Do you want to be a better leader? Sign up for my free newsletter.
I’ve always been on time and I think it started with my father.
My dad was the guy who always showed up 15 to 20 minutes early for everything. He liked to be on time. I remember when my sister graduated from Boston College. He wanted to get there early. The graduation was downtown and he had always hated Boston traffic. When we showed up to the stadium, I had to laugh. We were the first people there. We were alone in a stadium that seated more than 40,000 people.
“Early is on time, on time is late, and late is unacceptable!” Eric Jerome Dickey
Maybe that’s where I first learned about punctuality. It was also reinforced when I was in the Navy. I’m not sure where I first heard it, but there was a common expression in the military that, “five minutes early is on time; on time is late.” That expression has been my guiding principle throughout my life when it comes to punctuality.
Whether it was my upbringing or my military experience, I’ve always believed that being on time is important. Especially if you consider the impact on other people. When you’re late to a meeting, for example, you’re wasting everybody’s time. If they’re sitting there waiting 5, 10, or 15 minutes for you to show up, you are affecting everyone. In my opinion, it’s disrespectful.
“Being punctual shows respect for the people with whom you work.” Angela Duckworth
A simple thing like punctuality can make a big difference in your career for three reasons:
Punctuality shows respect. When you’re on time, you’re being considerate to others. You are acknowledging their time is valuable and you respect it. Being respectful to others helps you build your political capital in the organization and will get you noticed. People want to be around colleagues who are respectful and considerate.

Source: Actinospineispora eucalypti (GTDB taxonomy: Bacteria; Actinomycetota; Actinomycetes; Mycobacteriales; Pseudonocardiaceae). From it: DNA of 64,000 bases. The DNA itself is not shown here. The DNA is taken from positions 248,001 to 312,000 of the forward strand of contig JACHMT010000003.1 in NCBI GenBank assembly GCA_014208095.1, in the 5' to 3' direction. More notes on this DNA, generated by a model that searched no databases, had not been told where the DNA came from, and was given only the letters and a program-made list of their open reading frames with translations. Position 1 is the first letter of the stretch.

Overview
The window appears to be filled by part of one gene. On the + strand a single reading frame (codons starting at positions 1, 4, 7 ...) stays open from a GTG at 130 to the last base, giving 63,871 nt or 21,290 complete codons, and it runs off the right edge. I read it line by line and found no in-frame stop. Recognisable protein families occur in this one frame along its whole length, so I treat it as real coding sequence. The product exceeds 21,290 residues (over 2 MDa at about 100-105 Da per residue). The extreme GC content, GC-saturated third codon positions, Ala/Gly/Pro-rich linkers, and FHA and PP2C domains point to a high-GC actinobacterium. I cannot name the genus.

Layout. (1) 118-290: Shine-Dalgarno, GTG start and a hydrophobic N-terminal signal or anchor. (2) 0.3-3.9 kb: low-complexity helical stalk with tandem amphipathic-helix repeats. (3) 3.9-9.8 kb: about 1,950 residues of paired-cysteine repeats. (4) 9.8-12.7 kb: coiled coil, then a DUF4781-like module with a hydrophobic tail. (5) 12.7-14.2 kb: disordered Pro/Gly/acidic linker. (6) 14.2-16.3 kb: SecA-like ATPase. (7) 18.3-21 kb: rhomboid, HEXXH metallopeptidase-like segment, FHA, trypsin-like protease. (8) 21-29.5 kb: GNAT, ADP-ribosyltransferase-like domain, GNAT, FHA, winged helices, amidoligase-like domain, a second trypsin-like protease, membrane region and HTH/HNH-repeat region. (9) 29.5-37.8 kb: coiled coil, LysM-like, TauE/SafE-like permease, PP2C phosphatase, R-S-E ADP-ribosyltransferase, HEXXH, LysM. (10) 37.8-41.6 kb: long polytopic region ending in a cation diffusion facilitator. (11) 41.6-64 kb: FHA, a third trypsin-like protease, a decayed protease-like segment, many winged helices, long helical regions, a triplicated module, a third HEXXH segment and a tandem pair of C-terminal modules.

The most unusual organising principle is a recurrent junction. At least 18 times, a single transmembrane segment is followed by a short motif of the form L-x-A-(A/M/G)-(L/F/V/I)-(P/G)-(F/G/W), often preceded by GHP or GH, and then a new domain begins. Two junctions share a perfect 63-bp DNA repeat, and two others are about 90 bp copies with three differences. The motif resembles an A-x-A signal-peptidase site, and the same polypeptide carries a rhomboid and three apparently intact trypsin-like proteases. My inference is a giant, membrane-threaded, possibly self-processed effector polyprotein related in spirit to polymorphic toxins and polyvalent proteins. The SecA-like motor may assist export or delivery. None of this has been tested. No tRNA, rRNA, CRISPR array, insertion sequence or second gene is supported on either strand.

Punctuality sets the tone. Being early means you can allow for unforeseen circumstances. It means you will arrive on time and in the right mindset. How many times have you seen someone arrive at a meeting late, frazzled, and full of stories as to why they were late? They disrupt the meeting and it takes them 15 minutes to calm down and begin to focus. Punctual people arrive early, they have a clear head, and they are ready to go.
Punctuality demonstrates dependability. The person who arrives on time for everything is dependable. They are the ones that can be relied upon to get things done. As a leader, I’m always looking for talent. The employee who is consistently punctual stands out. They are demonstrating dependability. These are the people I’m going to give more opportunities and responsibilities to.
What do you think? How do think punctuality can affect a career? What is the general perception of people who are perpetually late? How about those who are always on time? Is it possible to be successful and be late on a regular basis? How are punctuality and performance related? Let me know in the comment section below.
Learn more about how to be a more effective leader in my new book, I have the Watch: Becoming a Leader Worth Following.